LHU physics students travel to Cornell University’s Wilson Synchrotron Laboratory
Shown, front row from left, are LHU students Jake Keiper and Marisa Iraca. Back row, from left, are student Alyx Claiborne; Dr. John Reid, physics professor; and students Derek Grove, Grier Sayers, Chadd Miller and Blake Miller.
A group of Lock Haven University physics students recently took a field trip to Cornell University’s Wilson Synchrotron Laboratory. Students were given a guided tour of the two particle accelerators operated from Wilson Lab: The Cornell Electron Storage Ring (CESR) and the Cornell BNL ERL Test Accelerator (CBETA). Here, particles are accelerated to nearly the speed of light and are then used to study the properties of materials and the design of accelerators.
LHU students who participated were freshmen, juniors and seniors, and represented traditional physics, nanotechnology and pre-engineering concentrations. These accelerators are a concrete application of the physics that students study in their classes at LHU and learn about in student-led Physics Club presentations. The tour was especially relevant for traditional physics students who study particle physics and cosmic rays as a capstone research project.
The field trip was planned by Jake Keiper and Chadd Miller, senior students and Physics Club officers. Both students participated in Research Experience for Undergraduates (REU) programs in the summer of 2018, where they worked directly with particle accelerators.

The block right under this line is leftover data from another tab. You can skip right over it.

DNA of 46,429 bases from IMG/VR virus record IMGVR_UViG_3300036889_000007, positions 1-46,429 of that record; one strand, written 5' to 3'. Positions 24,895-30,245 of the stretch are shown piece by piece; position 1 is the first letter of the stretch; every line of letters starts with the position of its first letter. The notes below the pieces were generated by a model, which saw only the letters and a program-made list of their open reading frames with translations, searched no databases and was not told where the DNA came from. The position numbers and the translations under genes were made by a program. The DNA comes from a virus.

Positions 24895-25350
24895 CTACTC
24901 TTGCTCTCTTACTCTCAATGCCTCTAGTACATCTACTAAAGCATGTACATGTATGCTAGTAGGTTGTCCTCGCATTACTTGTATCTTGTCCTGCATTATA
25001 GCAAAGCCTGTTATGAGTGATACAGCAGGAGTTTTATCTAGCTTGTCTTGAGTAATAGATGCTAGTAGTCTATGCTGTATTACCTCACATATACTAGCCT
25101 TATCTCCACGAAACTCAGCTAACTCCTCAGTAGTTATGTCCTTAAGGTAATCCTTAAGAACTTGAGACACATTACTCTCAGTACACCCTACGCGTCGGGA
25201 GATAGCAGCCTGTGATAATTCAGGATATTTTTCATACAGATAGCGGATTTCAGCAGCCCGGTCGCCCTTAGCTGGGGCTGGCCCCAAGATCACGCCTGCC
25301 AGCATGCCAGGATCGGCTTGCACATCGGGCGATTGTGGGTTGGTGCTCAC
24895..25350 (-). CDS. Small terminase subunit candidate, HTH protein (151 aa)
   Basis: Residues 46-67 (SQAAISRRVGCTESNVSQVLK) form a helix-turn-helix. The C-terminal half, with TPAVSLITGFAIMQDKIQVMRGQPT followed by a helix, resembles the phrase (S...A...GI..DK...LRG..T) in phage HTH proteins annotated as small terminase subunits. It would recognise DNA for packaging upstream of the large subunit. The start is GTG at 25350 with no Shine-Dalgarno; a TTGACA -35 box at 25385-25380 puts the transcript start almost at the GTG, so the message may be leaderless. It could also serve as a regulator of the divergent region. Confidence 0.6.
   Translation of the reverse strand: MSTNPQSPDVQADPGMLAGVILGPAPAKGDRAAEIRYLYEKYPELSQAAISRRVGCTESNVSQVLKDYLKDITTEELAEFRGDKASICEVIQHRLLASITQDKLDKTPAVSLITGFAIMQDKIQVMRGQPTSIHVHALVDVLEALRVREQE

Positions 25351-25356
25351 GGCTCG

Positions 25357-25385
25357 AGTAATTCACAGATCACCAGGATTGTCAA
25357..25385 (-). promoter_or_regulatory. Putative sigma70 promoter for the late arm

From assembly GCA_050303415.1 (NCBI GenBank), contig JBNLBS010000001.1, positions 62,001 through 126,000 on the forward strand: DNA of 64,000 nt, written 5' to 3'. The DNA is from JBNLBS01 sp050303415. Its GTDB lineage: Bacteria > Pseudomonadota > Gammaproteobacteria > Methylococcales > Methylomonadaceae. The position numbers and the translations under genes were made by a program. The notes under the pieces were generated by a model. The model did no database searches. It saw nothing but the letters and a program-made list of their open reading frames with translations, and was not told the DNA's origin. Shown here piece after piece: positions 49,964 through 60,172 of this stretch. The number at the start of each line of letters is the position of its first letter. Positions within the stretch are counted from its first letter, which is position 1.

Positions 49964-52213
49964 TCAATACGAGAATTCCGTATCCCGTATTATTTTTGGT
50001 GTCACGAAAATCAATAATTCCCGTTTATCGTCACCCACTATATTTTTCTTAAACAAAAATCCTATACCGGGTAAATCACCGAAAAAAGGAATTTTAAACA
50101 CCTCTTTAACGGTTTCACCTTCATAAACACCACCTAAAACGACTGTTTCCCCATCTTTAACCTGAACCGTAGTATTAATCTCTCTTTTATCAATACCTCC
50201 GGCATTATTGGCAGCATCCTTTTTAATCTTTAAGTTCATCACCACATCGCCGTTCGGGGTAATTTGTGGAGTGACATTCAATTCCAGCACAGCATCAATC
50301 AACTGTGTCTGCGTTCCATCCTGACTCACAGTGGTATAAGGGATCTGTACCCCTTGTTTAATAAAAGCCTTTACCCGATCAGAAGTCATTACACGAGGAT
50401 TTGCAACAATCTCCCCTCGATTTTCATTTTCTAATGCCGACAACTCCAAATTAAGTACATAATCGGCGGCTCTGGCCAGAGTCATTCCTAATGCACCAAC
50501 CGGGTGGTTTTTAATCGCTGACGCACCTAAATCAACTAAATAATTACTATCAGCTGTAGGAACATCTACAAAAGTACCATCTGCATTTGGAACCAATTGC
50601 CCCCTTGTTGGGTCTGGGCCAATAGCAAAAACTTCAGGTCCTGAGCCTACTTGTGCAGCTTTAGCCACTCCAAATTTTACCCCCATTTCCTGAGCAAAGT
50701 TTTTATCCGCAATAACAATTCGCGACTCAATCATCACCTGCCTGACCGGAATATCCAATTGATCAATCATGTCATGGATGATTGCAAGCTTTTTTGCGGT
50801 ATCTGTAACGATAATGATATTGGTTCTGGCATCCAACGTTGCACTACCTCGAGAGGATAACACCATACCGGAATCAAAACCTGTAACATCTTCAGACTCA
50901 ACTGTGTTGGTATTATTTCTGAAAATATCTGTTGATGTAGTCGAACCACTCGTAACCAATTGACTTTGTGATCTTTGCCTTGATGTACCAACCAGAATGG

Keiper’s REU was at Brookhaven National Lab on Long Island, while Miller’s REU was at Cornell University in Wilson Lab.
Students from LHU often participate in REUs at some point in their undergraduate career. Field trips, like the tour at Cornell University, are a regular part of physics department activities and have given students numerous opportunities to see their education in the classroom applied to exciting projects in the real world.
Following graduation, students from the LHU physics program have gone on to work and conduct research at a variety of graduate schools and industry jobs.
For more information about the Department of Geology and Physics at LHU, visit http://www.lockhaven.edu/geologyphysicsdep/.
For more information on Lock Haven University, visit www.lockhaven.edu, email email@example.com, or call 570-484-2011.
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Lock Haven University’s main campus is located on the West Branch of the Susquehanna River in the scenic mountains of Pennsylvania. The university offers 49 undergraduate majors and certifications with 47 minors and five graduate programs.
LHU is a member of Pennsylvania’s State System, the largest provider of higher education in the Commonwealth. Its 14 universities offer more than 2,300 degree and certificate programs in more than 530 academic areas of study. Nearly 520,000 system alumni live and work in Pennsylvania.
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